San Francisco 49ers head coach Jim Harbaugh can get pretty fired up. Whether his team is losing and he's got half a mind to take a referee to the shed or his team just kicked a last-second field goal to move on to the divisional round of the playoffs, he's no stranger to shouting, turning red, drooling and speaking in hyperbole.
He did all of those on Sunday after the 49ers bested the Green Bay Packers for the fourth time in two seasons, eliminating them from the playoffs for the second time in those consecutive seasons. But one particular bit of hyperbole -- and this is hyperbole to you or I, because nobody should ever presume to understand what Harbaugh is and is not actually thinking -- stood out after the game.
Harbaugh referred to wide receiver Michael Crabtree as the "greatest catcher of all time."
"People talked about cold weather and it would be a tough to catch ball, but the greatest catcher of all time, Michael Crabtree, catches everything," said the 49ers' head coach. "It's unbelievable. In the northern snowlands down to the tropics and sunny scenes, he's catching the football. Wherever they throw a football, he'll be catching it."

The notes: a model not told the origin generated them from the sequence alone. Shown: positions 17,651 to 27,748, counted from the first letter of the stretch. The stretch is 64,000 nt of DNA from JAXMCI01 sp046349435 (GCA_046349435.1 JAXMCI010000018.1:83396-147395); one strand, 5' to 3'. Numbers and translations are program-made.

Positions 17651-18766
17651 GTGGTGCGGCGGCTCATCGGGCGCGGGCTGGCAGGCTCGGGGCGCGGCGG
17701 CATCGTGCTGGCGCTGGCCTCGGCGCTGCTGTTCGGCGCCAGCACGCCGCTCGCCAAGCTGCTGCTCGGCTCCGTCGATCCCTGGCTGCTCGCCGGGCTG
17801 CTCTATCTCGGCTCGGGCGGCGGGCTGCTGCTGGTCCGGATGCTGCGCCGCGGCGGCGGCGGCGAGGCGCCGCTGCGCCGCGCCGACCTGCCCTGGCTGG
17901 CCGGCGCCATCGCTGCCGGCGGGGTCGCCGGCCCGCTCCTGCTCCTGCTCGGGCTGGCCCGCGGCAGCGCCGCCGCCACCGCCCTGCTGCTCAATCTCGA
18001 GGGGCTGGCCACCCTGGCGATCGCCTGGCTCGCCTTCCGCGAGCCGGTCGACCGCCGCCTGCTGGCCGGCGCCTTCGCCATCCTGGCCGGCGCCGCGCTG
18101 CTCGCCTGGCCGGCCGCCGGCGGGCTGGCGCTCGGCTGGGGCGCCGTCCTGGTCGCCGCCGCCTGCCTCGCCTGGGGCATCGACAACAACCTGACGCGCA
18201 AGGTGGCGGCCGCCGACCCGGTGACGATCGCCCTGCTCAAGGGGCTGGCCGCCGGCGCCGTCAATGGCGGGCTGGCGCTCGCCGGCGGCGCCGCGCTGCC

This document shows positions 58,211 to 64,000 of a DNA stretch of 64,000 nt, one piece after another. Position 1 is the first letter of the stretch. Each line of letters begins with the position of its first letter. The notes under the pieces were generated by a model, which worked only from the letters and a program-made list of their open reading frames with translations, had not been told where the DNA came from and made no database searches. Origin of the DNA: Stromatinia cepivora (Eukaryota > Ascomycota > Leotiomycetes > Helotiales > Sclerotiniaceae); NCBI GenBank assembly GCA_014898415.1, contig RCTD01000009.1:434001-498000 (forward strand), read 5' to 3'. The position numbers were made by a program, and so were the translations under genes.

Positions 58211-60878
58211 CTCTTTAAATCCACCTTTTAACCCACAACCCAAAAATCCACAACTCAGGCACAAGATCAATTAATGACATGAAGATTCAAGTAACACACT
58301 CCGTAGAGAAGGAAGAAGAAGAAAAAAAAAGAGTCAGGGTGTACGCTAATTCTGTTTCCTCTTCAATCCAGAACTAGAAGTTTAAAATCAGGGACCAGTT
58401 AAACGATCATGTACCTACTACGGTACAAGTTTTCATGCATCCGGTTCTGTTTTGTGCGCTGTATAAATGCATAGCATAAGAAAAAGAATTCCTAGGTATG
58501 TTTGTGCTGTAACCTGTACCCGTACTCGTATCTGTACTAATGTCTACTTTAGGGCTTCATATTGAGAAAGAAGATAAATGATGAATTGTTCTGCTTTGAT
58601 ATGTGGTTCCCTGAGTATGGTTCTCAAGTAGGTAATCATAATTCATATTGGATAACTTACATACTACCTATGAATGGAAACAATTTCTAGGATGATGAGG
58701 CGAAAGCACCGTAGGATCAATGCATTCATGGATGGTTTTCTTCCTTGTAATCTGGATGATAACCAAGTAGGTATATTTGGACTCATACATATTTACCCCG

Ah yes, the northern snowlands ... we can only assume that here, Harbaugh is referring to The Wall in Westeros from the popular Game of Thrones franchise. Granted, Green Bay, Wis., presently qualifies as "snowlands," but I like to think Harbaugh is just as hooked on A Song of Ice and Fire as I am. Either way, Crabtree was effective on the frigid field at Lambeau, catching eight passes for 125 yards in San Francisco's win.
And it's true that Crabtree does have incredible ball skills. He's one of those receivers a quarterback can just toss a ball up to with a greater than 50-percent chance said receiver will come down with the ball. But the hyperbole comes in when you consider that Harbaugh is currently the head coach of a franchise that was the longtime home to Jerry Rice, the greatest wide receiver to ever play football.
Then again, Harbaugh's belief in Crabtree was expanded upon in the next sentence: "If my life depended on it and someone had to catch a ball, I'd enlist Michael Crabtree to do it," Harbaugh said.
Well then ... hopefully it won't come down to that, coach, but if it does, there are certainly worse hands to put one's life in.